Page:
Along with the improved extraction procedure, the research team also optimized the LC-MS/MS technique. It is common practice to use LC to separate out the analytes in the sample, and then transfer them into a triple quadrupole-based mass spectrometer (triple-quad) to further separate and scan the discrete analytes using a multiple reaction monitoring (MRM). However, using the triple-quad approach to detect and identify multiclass antibiotics can result in type I errors (false positives) due to interferences that have MRM transition signatures that coincide with those of the antibiotics. Type II errors (false negatives) may also occur, should the antibiotic analyte be present at a very low concentration, thus producing a weak response in the second transition (Food Analytical Methods 2018;11:2857–2864; Anal Chem. 2012;84(13):5677–5684). Therefore, the team used a quadrupole linear ion trap mass spectrometer, which combines the rapid, multiple scanning functionality of a triple-quad with the sensitivity of a linear ion trap mass spectrometer (Food Analytical Methods 2018;11:2857–2864; Anal Chem. 2007;79(24):9372–9384). With such an advanced hybrid system, the SCIEX QTRAP 4500, coupled with the SCIEX ExionLC ultra-high performance LC system, the team were able to develop and validate their method to simply and reliably detect and identify multiple antibiotic residues from different classes (Food Analytical Methods 2018;11:2857–2864).
The method was validated by analyzing 17 sulfonamides, 16 quinolones, 6 macrolides, 5 beta-lactams, and 5 tetracyclines, with 7 isotope-labelled internal standards for all the antibiotic classes tested. The QuEChERS-based LC-MS/MS method was confirmed to be highly accurate and precise with recoveries of 70–100 percent and reproducibility of less than 20 percent for relative standard deviation (RSD) for most of the sulfonamide, macrolide, beta-lactam, and tetracycline antibiotics. Although they are still considered acceptable at higher than the SANTE/11813/2017 guideline standard of 30 percent, the recoveries of the quinolones were lower than those of the other antibiotic classes in different vegetables. However, this was not unexpected as similar findings have been reported with both SPE and QuEChERS methods (Food Analytical Methods 2018;11:2857–2864). The reproducibility and thus, precision was especially good for the analyses of the macrolide and beta-lactam antibiotic residues, with RSDs that were lower than the other antibiotic classes, particularly at low concentrations of 5 μg/kg. The limit of quantification (LOQ) was 2 μg/kg for most (~74 percent) of the antibiotics tested, and 5 μg/kg for the remaining (~26 percent) residues. The method is accurate for a wide range of concentrations, with the linearity range being 1–200 μg/L. The coefficient of determination (r2) was the requisite value higher than 0.995 for each residue; which guarantees the accurate quantification of each of the 49 antibiotics through the application of this method (Food Analytical Methods 2018;11:2857–2864).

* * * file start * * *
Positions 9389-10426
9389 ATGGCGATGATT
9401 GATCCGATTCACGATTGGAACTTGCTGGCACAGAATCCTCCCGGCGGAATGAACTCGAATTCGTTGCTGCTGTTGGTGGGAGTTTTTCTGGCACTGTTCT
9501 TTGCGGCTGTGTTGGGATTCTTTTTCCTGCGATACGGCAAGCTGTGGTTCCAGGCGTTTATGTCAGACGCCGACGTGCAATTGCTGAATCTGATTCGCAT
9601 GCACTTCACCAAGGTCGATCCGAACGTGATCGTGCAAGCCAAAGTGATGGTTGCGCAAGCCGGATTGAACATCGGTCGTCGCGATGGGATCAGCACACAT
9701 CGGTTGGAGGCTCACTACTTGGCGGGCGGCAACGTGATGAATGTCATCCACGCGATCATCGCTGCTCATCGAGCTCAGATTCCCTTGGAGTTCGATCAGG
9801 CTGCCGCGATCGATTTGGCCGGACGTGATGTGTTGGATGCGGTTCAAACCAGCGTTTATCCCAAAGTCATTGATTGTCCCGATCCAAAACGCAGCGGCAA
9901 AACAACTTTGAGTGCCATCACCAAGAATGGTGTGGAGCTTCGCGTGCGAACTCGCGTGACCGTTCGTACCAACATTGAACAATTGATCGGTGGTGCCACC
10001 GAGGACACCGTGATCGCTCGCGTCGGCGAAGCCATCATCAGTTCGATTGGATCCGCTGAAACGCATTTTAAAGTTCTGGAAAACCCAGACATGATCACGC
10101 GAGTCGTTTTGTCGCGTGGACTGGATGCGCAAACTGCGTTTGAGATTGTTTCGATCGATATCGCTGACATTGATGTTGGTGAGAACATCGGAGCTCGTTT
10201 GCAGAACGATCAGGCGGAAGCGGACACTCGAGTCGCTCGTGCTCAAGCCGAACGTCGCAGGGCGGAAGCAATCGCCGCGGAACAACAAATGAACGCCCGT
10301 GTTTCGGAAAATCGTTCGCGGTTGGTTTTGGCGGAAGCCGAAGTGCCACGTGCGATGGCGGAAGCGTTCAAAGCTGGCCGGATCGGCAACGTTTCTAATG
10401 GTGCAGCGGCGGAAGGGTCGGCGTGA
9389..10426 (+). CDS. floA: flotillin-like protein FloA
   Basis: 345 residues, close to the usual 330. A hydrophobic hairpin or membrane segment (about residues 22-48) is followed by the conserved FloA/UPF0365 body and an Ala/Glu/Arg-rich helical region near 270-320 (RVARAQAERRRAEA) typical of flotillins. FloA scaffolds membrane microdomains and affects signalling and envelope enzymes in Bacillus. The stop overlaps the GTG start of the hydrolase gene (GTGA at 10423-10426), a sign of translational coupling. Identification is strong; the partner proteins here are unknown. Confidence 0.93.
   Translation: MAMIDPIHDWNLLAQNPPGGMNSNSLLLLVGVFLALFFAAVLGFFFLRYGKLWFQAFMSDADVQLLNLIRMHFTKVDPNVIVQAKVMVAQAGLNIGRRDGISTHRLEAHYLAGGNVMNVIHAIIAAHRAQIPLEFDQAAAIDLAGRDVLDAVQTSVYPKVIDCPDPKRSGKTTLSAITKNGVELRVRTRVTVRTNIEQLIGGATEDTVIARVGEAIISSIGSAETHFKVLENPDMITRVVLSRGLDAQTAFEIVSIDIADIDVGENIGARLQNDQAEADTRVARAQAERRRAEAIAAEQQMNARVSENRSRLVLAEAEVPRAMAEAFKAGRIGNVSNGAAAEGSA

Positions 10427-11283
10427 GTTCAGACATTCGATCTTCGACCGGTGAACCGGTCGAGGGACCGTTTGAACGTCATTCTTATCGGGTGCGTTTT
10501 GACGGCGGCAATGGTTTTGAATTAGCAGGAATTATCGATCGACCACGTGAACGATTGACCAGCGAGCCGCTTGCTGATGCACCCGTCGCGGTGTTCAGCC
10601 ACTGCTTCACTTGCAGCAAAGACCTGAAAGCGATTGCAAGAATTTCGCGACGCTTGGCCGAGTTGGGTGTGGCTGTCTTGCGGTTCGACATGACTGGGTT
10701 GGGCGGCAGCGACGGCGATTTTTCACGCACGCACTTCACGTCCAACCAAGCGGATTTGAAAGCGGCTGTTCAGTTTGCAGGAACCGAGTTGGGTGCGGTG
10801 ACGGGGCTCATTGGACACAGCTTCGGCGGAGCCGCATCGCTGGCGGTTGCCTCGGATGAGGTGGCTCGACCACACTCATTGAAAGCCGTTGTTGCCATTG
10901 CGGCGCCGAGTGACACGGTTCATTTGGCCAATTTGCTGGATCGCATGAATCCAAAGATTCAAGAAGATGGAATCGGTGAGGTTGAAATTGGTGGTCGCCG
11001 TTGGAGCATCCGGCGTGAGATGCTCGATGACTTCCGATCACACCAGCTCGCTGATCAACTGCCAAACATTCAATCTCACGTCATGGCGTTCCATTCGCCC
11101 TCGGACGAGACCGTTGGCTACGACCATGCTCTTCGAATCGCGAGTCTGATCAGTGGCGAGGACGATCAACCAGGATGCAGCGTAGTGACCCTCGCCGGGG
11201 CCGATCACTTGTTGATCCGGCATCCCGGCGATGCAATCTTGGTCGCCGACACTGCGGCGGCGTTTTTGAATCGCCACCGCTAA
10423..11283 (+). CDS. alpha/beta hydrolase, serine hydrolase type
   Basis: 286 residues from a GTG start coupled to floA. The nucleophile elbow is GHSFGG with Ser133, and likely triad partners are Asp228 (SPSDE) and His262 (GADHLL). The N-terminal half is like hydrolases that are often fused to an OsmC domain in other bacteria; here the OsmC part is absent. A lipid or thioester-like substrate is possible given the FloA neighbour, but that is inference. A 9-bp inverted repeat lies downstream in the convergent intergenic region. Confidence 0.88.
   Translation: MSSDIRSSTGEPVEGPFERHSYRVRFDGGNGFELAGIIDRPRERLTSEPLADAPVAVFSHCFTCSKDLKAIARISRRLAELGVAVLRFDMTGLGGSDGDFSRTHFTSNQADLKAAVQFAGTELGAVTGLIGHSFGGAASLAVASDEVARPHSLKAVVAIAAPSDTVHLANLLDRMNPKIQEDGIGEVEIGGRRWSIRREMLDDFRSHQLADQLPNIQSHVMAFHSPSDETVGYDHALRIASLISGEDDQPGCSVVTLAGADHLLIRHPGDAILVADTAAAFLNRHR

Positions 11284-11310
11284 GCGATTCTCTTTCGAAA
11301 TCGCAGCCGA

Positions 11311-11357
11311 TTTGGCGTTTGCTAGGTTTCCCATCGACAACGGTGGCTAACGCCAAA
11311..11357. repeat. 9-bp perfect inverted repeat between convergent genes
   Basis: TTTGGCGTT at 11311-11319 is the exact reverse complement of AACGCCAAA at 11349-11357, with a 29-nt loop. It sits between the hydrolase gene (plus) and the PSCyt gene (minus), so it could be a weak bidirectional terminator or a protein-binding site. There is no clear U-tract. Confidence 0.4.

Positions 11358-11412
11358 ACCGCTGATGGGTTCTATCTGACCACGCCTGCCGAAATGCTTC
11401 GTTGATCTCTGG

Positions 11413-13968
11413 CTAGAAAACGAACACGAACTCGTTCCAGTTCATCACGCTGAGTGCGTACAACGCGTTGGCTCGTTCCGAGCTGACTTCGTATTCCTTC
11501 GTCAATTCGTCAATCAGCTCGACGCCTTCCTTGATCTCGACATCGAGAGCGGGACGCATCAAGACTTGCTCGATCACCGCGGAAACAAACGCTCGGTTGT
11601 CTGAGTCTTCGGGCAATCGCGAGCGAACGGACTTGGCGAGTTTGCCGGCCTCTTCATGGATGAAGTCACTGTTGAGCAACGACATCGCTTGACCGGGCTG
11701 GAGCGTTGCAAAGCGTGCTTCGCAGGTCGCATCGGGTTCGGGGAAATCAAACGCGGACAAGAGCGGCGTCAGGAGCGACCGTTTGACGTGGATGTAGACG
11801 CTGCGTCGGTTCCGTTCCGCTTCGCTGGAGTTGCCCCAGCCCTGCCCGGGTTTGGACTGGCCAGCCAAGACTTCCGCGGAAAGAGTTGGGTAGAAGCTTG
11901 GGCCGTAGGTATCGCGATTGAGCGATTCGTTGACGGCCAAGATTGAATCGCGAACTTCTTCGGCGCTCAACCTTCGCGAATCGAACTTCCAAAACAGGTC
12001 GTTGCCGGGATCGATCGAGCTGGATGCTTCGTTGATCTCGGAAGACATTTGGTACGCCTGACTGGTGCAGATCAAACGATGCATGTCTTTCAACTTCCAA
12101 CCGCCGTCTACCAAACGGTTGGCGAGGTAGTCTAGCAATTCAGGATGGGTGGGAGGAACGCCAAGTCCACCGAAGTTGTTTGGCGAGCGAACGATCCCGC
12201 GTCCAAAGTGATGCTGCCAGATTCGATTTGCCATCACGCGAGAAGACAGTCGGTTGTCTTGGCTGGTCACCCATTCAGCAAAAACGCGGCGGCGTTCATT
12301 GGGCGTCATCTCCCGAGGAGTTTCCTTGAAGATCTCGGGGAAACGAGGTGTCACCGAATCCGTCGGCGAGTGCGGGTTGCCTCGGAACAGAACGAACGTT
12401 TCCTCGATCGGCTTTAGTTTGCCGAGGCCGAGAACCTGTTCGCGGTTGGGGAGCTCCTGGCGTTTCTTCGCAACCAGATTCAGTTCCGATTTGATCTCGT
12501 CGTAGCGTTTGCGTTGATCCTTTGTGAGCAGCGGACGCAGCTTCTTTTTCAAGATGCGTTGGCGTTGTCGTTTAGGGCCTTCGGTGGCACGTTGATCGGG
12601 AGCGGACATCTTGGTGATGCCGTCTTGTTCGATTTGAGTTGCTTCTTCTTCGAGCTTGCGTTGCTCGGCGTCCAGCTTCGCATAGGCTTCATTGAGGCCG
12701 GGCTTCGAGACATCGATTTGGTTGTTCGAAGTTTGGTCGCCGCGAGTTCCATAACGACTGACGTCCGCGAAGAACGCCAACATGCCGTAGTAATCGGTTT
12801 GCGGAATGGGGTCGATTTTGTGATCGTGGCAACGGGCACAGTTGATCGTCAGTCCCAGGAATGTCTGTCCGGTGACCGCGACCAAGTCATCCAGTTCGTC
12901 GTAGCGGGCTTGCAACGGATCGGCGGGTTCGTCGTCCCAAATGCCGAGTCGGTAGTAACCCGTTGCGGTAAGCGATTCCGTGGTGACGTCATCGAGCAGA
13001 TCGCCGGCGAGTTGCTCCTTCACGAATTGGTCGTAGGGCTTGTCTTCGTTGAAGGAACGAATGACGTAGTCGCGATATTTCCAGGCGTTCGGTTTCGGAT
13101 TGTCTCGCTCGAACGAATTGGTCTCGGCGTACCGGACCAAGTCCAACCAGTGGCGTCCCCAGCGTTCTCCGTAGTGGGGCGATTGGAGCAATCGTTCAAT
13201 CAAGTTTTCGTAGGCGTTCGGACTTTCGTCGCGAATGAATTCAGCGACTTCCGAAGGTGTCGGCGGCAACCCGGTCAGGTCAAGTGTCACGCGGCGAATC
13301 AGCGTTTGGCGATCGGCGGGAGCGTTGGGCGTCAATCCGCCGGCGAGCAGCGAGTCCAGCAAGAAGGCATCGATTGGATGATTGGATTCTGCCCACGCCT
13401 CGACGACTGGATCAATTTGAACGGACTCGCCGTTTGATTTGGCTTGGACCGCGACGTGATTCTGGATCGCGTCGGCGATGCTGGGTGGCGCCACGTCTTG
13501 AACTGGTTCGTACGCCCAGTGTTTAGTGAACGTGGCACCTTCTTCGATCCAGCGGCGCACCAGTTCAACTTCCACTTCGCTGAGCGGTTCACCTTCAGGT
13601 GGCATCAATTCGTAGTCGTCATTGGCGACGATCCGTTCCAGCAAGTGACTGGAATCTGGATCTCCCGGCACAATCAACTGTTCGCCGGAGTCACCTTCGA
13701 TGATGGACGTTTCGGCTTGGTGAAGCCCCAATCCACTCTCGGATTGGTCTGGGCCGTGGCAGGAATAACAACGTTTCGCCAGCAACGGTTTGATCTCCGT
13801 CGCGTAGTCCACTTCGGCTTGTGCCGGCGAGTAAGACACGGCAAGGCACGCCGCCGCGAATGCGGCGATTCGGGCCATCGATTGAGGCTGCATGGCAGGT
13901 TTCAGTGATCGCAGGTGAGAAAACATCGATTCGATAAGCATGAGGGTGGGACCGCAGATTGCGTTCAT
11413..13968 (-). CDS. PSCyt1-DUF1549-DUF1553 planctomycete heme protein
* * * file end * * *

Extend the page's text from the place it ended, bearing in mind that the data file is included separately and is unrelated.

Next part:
To confirm the accuracy of the qualitative results, the MS/MS spectra of the putative antibiotic residues in the positive samples were compared with the spectra of known target analytes housed in a reference library. This helped disqualify type I errors and confirm true positives. This final step, was facilitated by the simultaneous acquisition of the MRM scan data alongside the full scan MS/MS spectra in enhanced product ion (EPI) mode using information-dependent acquisition (IDA), which was uniquely possible with the use of the SCIEX QTRAP instruments. This final confirmatory step helps validate the utility and reliability of this method (Food Analytical Methods 2018;11:2857–2864).
Fulfilling a Need
According to research, antibiotic resistance may cause 10 million deaths annually by 2050 (PLOS Medicine. 2016;13(11):e1002184). The startling figures show that greater efforts need to be made to eliminate the injudicious application of antibiotics. Moreover, further research and understanding of the presence of antibiotics in the environment is required since antibiotics can leach from the soil into aquifers or groundwater due to run-off. All organisms—human, animal, or vegetable—are therefore susceptible to being exposed unnecessarily and unknowingly to antibiotics. As such, they can unwittingly contribute to the development of antibiotic-resistant bacteria and other microbes (Scientific American. January 2006).
Not only is there a need for better standards and regulation, there is also a need for tools such as the method described here to allow scientists, regulators, farmers, retailers and even consumers to identify antibiotics in their food. A united effort needs to be made to protect our environment as well as human and animal health, while maintaining food safety. This could include the exploration of other ways to combat bacterial infection, using innovative new technologies such as clustered regularly interspaced short palindromic repeats (CRISPR) and the development of precision medicines (Nature Medicine. 2019;25:730–733). The development of our methodology, using QuEChERS and LC-MS/MS, is just one tool in the arsenal in the fight against antibiotic resistance.
Professor Liu is executive deputy director of the Agro-environmental Quality Supervision and Testing Center at the Agro-Environmental Protection Institute (AEPI), Ministry of Agriculture and Rural Affairs, in China.